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Poster: light into ashes Date: Mar 6, 2009 6:35pm
Forum: GratefulDead Subject: Re: Aoxomoxoa vs. Live/Dead

"If the band had known what it would become live...."
But how could they know? Live/Dead was probably seen as being an extravagant step at the time....I don't think by '69 there were a whole lot of live rock albums (let alone double-albums) that showed a whole different band than the studio records. Cream's Wheels of Fire comes to mind, there are probably others, but it was a new field - and the idea of releasing songs only on live albums would be quite novel!
And actually, through the Dead's career, although they were rarely too happy in the studio, they were rarely generous in releasing live albums either. In fact, some of their live releases were thoughtless travesties....more on that later.

As for their rehearsals - yes, they rehearsed intensely, hours a day, in '66-68 - the kind of jam-songs they wanted to do demanded it. The Dec '68 studio session shows in part how much work they put into the Eleven.... (Which is strange if the date is right, since they'd been playing that live for almost a year!) I don't think their shows were ever really 'free-form' in the jazz sense, but they did practice enough to be able to jam freely.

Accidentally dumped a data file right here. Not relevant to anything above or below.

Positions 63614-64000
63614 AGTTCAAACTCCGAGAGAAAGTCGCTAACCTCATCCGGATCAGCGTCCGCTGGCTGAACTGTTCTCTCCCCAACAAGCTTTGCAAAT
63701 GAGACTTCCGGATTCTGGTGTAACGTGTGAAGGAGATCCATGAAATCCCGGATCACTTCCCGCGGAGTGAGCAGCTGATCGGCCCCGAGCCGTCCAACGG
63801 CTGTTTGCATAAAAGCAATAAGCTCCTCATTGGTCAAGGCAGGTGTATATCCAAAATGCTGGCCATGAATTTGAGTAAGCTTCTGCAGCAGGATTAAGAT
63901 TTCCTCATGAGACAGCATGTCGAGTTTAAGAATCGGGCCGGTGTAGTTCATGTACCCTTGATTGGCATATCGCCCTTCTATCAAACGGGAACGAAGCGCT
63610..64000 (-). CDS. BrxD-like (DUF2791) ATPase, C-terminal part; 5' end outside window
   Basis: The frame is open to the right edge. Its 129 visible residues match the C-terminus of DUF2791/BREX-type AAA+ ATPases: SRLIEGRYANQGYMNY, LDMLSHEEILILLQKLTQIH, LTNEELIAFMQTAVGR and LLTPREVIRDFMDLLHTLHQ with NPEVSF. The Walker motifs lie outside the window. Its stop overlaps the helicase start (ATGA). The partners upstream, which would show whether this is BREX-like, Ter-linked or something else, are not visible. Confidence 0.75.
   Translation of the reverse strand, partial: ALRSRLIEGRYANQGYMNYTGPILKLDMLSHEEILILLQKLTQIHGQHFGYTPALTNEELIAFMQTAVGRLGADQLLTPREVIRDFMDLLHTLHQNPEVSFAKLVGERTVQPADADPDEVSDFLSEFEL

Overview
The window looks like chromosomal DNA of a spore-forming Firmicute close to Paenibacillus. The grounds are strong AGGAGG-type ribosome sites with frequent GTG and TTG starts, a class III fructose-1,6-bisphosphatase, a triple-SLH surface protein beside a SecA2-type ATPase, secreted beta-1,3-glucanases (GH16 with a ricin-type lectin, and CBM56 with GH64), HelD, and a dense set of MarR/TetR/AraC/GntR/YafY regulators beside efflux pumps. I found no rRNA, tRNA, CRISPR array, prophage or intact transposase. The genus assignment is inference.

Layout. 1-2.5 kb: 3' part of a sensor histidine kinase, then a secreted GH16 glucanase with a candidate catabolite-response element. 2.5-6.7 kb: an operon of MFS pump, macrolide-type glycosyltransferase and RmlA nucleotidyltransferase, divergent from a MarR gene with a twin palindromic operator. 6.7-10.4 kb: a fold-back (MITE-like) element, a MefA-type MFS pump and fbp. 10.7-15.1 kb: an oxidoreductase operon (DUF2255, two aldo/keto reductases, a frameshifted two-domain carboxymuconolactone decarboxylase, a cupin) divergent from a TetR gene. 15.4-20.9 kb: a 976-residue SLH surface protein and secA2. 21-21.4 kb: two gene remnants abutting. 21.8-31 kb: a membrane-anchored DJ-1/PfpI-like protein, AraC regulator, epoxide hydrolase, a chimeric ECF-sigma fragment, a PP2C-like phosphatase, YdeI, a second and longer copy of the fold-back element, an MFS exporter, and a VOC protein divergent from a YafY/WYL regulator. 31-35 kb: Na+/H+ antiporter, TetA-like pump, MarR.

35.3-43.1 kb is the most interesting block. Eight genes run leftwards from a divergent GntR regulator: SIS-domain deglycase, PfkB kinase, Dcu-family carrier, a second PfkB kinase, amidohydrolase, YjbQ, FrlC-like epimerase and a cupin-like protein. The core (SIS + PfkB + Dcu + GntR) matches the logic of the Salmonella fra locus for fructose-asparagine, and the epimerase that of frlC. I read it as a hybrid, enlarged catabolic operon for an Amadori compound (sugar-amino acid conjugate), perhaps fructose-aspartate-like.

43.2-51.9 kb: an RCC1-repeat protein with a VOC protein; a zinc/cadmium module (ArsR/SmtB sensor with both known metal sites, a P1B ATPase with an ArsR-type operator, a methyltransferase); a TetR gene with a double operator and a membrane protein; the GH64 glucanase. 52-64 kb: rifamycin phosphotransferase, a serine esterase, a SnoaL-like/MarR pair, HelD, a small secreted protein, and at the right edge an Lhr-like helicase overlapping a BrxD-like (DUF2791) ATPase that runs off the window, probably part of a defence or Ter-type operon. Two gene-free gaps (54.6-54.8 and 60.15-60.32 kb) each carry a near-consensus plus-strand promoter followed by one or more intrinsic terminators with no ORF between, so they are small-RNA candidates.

As Jerry said, "You can't play the way the Grateful Dead plays without working at it. It's not something that just happened to us. It didn't happen overnight, either. There was a long, slow process that brought that into being."

As for '69 and later, it's harder to say how much they rehearsed. There is that one great home tape (labeled 12-31-69 in the Archive) with the instrumental Feelin' Groovy & Uncle John, but we don't have many more practice-tapes from the early '70s....there are the early rehearsal tapes with Keith in 1971, which aren't very revealing though, since Keith didn't need much practice!
As for the later '70s - I'll recycle a statement I made in an old thread, responding to someone who thought the Dead didn't rehearse:
"What's with the comment about the Dead's 'well-known aversion to rehearsals'? Maybe that was the case in their burnt-out later days when they were writing hardly any new songs and avoiding the studio, but it's not true of their first decade. Even leaving aside the constant rehearsals of the '60s, this band had spent the whole first half of '75 rehearsing Blues for Allah, another big chunk of time in '77 for Terrapin, plus countless hours practicing for the '76 shows. The Dead could not have sounded like they did without being rehearsal-crazy. But again, those habits probably changed after '77."

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Poster: dilcurrie Date: Mar 7, 2009 2:33am
Forum: GratefulDead Subject: Re: Aoxomoxoa vs. Live/Dead

Hope this helps, not you personally, but anyone following the thread who's interested:

http://www.archive.org/search.php?query=grateful%20dead%20studio

some good stuff here